The Prefaces to Jerome's works have in many cases a special value. This value is sometimes personal; they are the free expressions of his feelings to those whom he trusts. Sometimes it lies in the mention of particular events; sometimes in showing the special difficulties he encountered as a translator, or the state of mind of those for whom he wrote; sometimes in making us understand the extent and limits of his own knowledge, and the views on points such as the inspiration of Scripture which actuated him as a translator or commentator; sometimes, again, in the particular interpretations which he gives. These things gain a great importance from the fact that Jerome's influence and that of his Vulgate was preponderant in Western Europe for more than a thousand years.
We have had to make a selection, not only from want of space, but also because the Prefaces are of very unequal value, and sometimes are mere repetitions of previous statements. We have therefore given specimens of each class of Preface; we have given also all which bears on the better understanding of the life and views of Jerome; but where a Preface repeats what has been said before, or where it gives facts or interpretations which are well known or of no particular value, we have contented ourselves with a short statement of its contents.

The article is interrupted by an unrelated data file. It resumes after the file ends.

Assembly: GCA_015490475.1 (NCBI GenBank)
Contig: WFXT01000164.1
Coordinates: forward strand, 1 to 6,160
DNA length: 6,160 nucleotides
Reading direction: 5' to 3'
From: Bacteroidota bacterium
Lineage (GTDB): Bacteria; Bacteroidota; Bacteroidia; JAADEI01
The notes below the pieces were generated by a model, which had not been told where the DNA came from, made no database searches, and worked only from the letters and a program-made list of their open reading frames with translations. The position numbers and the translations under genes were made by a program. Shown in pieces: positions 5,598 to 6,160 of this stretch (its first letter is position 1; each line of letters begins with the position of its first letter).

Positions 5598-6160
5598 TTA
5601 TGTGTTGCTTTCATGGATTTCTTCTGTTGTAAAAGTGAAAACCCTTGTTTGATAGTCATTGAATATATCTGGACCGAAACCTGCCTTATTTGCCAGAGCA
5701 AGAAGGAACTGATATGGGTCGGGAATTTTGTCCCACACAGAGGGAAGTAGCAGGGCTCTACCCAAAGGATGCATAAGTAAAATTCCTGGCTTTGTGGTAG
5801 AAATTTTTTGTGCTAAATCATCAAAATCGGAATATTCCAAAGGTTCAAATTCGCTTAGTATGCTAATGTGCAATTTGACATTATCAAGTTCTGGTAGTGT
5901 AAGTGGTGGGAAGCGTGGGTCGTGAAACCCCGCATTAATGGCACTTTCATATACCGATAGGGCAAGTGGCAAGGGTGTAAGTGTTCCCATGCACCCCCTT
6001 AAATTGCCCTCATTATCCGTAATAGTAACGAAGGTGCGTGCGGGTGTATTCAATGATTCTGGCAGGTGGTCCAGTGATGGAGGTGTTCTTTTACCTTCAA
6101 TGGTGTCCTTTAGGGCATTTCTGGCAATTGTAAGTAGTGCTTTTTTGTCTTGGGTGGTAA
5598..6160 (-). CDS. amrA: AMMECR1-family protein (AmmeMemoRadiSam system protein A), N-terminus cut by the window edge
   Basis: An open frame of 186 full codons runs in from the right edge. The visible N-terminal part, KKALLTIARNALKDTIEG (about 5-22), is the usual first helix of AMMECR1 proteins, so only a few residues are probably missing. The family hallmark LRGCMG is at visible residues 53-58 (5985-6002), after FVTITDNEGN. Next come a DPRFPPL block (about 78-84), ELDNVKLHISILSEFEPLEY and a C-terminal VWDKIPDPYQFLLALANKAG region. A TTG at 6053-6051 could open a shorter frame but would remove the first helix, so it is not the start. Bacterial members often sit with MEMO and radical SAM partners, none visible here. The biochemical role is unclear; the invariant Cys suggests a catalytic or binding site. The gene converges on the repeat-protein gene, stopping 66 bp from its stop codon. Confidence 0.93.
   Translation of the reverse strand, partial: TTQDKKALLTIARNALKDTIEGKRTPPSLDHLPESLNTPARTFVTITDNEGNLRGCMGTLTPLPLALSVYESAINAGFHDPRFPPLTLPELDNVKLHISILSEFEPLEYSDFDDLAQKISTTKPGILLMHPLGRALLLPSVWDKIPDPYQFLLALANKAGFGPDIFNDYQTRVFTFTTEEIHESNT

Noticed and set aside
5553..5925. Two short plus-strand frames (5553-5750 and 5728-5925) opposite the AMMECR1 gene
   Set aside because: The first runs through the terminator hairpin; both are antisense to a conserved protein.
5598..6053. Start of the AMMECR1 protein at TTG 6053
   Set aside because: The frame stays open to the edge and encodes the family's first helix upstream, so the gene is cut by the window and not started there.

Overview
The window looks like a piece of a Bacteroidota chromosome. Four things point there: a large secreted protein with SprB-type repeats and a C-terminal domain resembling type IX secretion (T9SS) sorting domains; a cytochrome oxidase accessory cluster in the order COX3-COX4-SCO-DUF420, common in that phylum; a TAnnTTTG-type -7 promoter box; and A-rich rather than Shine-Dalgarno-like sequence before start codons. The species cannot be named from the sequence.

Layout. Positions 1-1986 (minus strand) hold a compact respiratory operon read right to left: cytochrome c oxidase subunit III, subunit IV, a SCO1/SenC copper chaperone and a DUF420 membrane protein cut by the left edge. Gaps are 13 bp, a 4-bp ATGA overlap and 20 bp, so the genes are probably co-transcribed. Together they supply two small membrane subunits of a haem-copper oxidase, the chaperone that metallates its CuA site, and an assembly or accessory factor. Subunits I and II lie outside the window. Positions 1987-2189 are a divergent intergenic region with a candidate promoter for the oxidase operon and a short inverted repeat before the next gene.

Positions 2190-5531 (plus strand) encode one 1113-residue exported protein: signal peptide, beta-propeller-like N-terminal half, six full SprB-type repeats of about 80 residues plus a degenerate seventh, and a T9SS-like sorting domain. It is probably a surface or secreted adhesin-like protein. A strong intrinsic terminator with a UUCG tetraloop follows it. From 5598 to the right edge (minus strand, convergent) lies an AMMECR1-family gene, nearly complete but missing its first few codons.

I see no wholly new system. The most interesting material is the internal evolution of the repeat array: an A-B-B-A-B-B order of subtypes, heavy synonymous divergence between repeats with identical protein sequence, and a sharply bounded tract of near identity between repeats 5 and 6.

The Prefaces fall under three heads: 1st. Those prefixed to Jerome's early works bearing on Church history or Scripture. 2d. The Prefaces to the Vulgate translation. 3d. Those prefixed to the Commentaries.